Full name: Alexander Patrice Chevalier
Country of origin: Great Britain
Occupation: coach; assistant to Malcolm Redgrave
Hometown: Nottingham, England
Skating accomplishments: 3-time British National medalist (one silver, two bronze); 1974 European Championship medalist (bronze)
Coaching since: 1993
Students: Jamie Bowen (USA); Simon Westbrook (GBR)
Birthdate: May 30, 1951
Height: 5' 5"
Hair color: light brown, greying at the temples
Eye color: brown
Physical description: Alex is very short, and wears lifts in his shoes to add a couple of inches. He walks with a pronounced limp because of the leg injury that ended his skating career, although the cane he carries is mostly an affectation. Despite his physical shortcomings, women often find him attractive, perhaps because of his distinctively soft, purring voice.
Family: mother, Priscilla Chevalier; son, Caelan O'Connor (from first marriage--born 1972); daughter, Jeanette Chevalier (from second marriage--born 1982); third wife, Roberta Fleming Chevalier (novelist); stepdaughters Sandra Chevalier (born 1985) and Denise Chevalier (born 1987)
Personality: A departure from the often stolid public image of the British, Alex is casual, easygoing and humorous, with a presence that sets people at ease. He likes to tease, but always kindly. Although he outwardly seems to lack firmness with his students, his quiet persistence as a teacher becomes evident over time. Despite his limp, he is active and energetic, with a robust spirit which his weathered body cannot always keep up with. He never complains about his limitations, but he deeply misses being able to skate as he did when he was young.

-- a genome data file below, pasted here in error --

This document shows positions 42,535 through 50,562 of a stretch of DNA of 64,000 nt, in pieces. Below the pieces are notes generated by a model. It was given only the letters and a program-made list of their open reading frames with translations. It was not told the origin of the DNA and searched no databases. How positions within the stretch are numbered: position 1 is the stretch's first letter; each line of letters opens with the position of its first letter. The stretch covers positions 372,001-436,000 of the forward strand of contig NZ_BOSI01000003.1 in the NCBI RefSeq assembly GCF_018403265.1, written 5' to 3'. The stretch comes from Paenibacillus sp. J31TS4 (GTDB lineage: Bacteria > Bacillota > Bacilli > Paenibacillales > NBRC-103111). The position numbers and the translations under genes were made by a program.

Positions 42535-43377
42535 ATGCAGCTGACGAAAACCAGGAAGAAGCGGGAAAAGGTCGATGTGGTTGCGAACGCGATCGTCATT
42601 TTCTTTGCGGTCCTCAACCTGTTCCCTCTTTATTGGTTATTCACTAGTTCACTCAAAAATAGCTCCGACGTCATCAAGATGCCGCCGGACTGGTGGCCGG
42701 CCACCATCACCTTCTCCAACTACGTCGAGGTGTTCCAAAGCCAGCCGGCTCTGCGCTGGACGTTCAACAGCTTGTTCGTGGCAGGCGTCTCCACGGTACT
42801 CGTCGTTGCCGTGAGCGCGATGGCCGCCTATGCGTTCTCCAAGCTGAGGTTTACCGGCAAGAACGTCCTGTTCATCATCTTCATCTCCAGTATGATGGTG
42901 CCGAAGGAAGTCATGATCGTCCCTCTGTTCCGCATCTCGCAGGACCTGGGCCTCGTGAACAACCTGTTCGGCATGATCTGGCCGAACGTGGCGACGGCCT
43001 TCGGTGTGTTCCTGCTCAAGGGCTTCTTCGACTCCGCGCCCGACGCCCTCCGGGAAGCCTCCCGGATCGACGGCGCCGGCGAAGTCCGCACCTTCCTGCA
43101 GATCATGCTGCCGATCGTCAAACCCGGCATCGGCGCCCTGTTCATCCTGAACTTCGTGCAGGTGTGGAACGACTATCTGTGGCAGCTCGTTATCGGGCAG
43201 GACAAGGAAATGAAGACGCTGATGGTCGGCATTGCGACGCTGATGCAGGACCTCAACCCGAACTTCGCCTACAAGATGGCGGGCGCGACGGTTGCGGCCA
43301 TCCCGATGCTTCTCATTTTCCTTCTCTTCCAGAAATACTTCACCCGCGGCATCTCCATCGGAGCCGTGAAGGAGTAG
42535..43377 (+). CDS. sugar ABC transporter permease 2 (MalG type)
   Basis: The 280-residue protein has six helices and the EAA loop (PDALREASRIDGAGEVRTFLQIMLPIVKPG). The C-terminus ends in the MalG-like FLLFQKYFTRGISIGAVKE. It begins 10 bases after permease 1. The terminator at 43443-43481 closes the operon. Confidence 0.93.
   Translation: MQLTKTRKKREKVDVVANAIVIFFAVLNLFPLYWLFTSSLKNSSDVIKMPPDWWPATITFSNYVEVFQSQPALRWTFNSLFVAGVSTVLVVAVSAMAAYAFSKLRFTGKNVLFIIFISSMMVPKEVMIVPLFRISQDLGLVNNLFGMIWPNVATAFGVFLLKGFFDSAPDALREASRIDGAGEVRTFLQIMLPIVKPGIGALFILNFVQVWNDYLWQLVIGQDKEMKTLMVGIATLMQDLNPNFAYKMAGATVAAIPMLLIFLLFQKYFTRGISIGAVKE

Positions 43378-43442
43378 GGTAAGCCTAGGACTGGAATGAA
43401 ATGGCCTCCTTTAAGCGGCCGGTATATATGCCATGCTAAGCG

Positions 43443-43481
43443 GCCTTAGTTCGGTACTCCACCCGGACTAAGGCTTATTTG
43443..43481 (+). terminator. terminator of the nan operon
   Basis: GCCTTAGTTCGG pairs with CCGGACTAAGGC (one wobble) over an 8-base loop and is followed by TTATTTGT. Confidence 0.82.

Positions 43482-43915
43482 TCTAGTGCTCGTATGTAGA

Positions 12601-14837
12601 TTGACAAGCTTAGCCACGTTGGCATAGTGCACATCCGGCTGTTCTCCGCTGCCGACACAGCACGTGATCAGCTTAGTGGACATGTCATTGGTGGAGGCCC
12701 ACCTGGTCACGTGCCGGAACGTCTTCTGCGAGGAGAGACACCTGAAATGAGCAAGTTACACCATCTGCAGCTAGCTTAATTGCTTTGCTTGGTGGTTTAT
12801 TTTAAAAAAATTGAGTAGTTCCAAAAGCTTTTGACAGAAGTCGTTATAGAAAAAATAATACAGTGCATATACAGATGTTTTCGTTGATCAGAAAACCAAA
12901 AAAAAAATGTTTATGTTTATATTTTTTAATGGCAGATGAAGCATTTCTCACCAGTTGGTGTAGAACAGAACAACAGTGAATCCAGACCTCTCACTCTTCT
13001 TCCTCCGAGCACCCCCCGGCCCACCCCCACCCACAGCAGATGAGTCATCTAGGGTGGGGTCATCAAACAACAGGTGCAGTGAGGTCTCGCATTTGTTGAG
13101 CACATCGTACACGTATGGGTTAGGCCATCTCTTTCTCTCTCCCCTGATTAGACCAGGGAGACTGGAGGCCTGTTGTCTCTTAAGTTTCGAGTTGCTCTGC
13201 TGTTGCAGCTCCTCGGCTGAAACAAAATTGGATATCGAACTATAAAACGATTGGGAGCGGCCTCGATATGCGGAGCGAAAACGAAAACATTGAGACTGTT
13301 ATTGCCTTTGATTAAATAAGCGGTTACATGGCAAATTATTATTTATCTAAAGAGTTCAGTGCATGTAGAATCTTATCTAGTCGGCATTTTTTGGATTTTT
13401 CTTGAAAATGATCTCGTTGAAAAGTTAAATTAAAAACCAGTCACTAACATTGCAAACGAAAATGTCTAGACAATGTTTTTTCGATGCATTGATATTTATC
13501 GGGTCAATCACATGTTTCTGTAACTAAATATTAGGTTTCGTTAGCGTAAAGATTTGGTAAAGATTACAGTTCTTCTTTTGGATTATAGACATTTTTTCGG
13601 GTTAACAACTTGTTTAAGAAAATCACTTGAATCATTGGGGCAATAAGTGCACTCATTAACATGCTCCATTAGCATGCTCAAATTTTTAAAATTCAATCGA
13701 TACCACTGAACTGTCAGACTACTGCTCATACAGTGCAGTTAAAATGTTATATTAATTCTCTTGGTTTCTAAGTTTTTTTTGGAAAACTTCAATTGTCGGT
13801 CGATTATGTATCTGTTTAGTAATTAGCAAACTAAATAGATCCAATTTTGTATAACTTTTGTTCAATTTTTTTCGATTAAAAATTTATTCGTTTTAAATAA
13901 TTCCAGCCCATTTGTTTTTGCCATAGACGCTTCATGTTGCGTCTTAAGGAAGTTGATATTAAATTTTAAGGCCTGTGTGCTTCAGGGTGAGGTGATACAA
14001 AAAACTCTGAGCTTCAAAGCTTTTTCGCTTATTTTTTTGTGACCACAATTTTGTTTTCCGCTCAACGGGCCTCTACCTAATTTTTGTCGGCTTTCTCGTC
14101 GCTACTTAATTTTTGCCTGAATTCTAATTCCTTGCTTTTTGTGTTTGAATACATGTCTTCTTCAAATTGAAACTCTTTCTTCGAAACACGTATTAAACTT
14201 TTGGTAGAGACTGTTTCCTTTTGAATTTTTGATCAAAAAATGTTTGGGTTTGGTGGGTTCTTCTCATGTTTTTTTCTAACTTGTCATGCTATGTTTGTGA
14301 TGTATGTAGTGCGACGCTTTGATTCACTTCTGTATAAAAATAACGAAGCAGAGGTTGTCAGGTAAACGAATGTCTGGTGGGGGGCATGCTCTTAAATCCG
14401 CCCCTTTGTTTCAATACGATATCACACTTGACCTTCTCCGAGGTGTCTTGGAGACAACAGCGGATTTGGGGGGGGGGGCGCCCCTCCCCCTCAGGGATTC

Hobbies/interests: The early end to his skating career gave Alex a lot of time to develop other interests before he began coaching. He is highly skilled at sleight of hand, often performing small magic tricks for the amusement of his students. He enjoys a good game of cards or chess, and he plays the violin and piano. A noted dog fancier, he has three Belgian Malinois, former show dogs who are now pets and are involved in canine therapy. Percy, Marguerite and Chauvelin are all named for characters from "The Scarlet Pimpernel", a story Alex favors because of his English-French heritage.
Personal history: Growing up in a community of larger and much tougher boys, Alex endured a great deal of teasing for his short stature, which kept him from doing well at their games. At the age of nine, he was encouraged by his teacher to try skating--a sport in which his small size could be an advantage. He felt that skating was for girls, but deciding he couldn't be teased any worse than he already was, he gave it a try. To his surprise he loved it, and the course of his life was set.